Clash Over $2 Billion of Debt at Singapore's Hyflux Heats Up
(Bloomberg) -- Singapore’s troubled water treatment company Hyflux Ltd., formerly celebrated as a hallmark of entrepreneurship in better times, is set for a humbling week.
Creditors are due to file proof by Friday of the obligations that Hyflux owes them, putting the company’s S$2.7 billion ($2 billion) unsecured debt load under an even brighter spotlight. The firm this month unveiled a proposal to impose 75 to 90 percent haircuts on unsecured creditors, following a tumble triggered by an ill-timed expansion into energy in recent years.
Singapore’s debt market has inflicted deep losses on unsecured creditors since the oil-market slump in late 2013, as a myriad of companies followed shipbuilders and charterers into distress. Some Hyflux investors have banked on government help, given that the company owns the Tuaspring desalination plant deemed crucial to Singapore’s water supply. But those bets may be misplaced, some observers argue.
“From some of our conversations, many have invested in Hyflux based on the premise of government backing,” said Ang Chung Yuh, a fixed-income analyst at iFast Corp. in Singapore. “It’s a misconception.” While the asset is critical, the holding company isn’t, he added.
Hyflux hasn’t published its accounts since reporting a S$22.2 million loss in the first quarter of 2018. It has agreed to release its 2018 full-year financial statements by March 1 to enable creditors to evaluate its debt proposal, according to a court filing.
Why It Matters
- Hyflux funded its business expansion with junior debt, some sold through ATMs; it counts some 34,000 mom-and-pop investors among its creditors, and angers abound
- There have been petitions to vote against Hyflux’s proposal, as well as calls in private chat groups for state rescue at a time when general elections are around the corner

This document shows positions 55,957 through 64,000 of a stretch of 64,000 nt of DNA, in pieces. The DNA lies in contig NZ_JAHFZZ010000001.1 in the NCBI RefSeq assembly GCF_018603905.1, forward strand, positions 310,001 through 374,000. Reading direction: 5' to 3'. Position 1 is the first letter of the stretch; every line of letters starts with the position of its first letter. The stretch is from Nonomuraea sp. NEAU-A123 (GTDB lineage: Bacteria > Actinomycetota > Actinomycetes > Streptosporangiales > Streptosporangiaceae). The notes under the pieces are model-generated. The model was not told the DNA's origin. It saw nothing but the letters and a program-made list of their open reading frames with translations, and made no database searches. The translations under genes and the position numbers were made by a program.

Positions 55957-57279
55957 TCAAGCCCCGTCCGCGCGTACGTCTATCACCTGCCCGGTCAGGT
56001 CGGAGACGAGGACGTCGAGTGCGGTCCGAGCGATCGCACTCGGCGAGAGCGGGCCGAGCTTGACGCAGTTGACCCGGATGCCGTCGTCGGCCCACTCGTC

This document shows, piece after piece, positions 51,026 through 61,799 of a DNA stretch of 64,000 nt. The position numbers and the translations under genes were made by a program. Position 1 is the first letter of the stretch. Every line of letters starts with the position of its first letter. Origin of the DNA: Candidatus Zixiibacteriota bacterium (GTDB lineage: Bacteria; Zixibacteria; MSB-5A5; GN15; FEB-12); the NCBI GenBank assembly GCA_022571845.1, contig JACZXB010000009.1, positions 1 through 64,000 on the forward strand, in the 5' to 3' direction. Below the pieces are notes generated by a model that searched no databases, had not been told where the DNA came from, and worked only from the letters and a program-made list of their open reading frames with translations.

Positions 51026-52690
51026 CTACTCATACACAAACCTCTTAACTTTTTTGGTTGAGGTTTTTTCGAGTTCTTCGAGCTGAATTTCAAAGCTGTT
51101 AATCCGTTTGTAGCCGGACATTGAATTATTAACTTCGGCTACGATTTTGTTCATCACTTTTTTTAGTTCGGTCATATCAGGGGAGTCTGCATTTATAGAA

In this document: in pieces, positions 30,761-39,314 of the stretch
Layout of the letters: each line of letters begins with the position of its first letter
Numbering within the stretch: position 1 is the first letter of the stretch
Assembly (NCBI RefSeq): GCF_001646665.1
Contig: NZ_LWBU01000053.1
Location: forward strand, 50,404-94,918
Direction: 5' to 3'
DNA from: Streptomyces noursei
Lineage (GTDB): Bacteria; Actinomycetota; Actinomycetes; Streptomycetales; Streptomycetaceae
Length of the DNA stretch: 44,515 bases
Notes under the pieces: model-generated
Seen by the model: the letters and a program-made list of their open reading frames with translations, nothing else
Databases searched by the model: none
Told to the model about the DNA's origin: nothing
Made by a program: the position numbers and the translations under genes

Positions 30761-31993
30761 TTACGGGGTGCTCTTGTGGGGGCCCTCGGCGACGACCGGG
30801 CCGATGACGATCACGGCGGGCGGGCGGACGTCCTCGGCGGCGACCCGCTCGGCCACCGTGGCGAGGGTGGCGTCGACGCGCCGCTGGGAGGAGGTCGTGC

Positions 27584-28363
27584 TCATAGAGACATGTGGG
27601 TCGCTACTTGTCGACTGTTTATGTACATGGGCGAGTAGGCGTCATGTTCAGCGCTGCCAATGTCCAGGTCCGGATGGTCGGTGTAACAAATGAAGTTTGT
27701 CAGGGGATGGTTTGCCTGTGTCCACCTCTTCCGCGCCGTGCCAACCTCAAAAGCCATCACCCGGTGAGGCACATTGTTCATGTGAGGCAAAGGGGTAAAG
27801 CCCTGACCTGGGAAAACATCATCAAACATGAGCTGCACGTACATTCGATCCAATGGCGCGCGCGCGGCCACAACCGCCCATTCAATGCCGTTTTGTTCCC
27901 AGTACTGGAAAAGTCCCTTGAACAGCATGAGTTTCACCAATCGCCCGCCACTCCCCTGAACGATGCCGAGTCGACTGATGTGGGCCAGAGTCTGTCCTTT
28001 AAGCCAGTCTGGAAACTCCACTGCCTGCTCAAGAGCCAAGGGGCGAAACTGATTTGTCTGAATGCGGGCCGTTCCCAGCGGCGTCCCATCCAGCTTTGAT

- Even before Hyflux’s distress, some S$1.9 billion of local bonds had fallen into default since late 2015, according to Bloomberg data
- Hyflux investors, especially holders of junior debt, are calling for better terms and state intervention, at least in private chat groups. The government has said in parliament that it’s inappropriate to comment on the Hyflux debt situation, saying it’s “a commercial matter.”
- The company obtained court protection in May 2018 to fend off creditors, and brought in a white knight in October.
- Hyflux’s key asset is the Tuaspring plant, the largest in Southeast Asia; asset secured against loan from Malayan Banking Bhd
- Net debt to Ebitda surged to 165 times in 1Q 2018 vs 3.9 times a year earlier: Bloomberg data
- Market capitalization shrank to S$165 million when shares halted in May 2018; worth S$2 billion at its peak in 2010
Key Restructuring Terms
- Hyflux seeks a S$400 million cash injection from Indonesian tycoons in exchange for 60 percent equity
- Hyflux plans to convert debt into 36 percent of equity, shared by:
- Bank lenders (S$717 million)
- Medium-term note holders (S$278 million)
- Trade claimants (S$11 million)
- Contingent claimants (S$678m)
- Perpetual securities holders (S$500 million)
- Preference shares holders (S$400 million)
- Shareholders will see their holdings diluted to 4 percent
- NOTE: See cash distribution plan
Key Dates to Watch
- March 1: Hyflux asks scheme parties to file proofs of claim by this date, and expects to publish its latest financial accounts
- April 5: Scheme creditor meetings starting from noon local time to vote on the company’s debt proposal
- April 11: Tentative date for court to sanction voting results
- April 16: Target restructuring effective date, or soon after
- Ezra: Zero to 2 percent recovery for unsecured bondholders
- Ezion: Debt extension, coupon reduction, principal preserved
- Nam Cheong: 5-20 percent recovery under cash-out options for sustainable debt
- Rickmers: Liquidated, zero recovery for unit holders
- Singapore’s Hyflux Gets Fund Lifeline From Indonesian Tycoons
- Hyflux Unveils Survival Plan as Singapore Bondholders Watch
- Singapore, Save Your Water Baby From Mahathir: Andy Mukherjee
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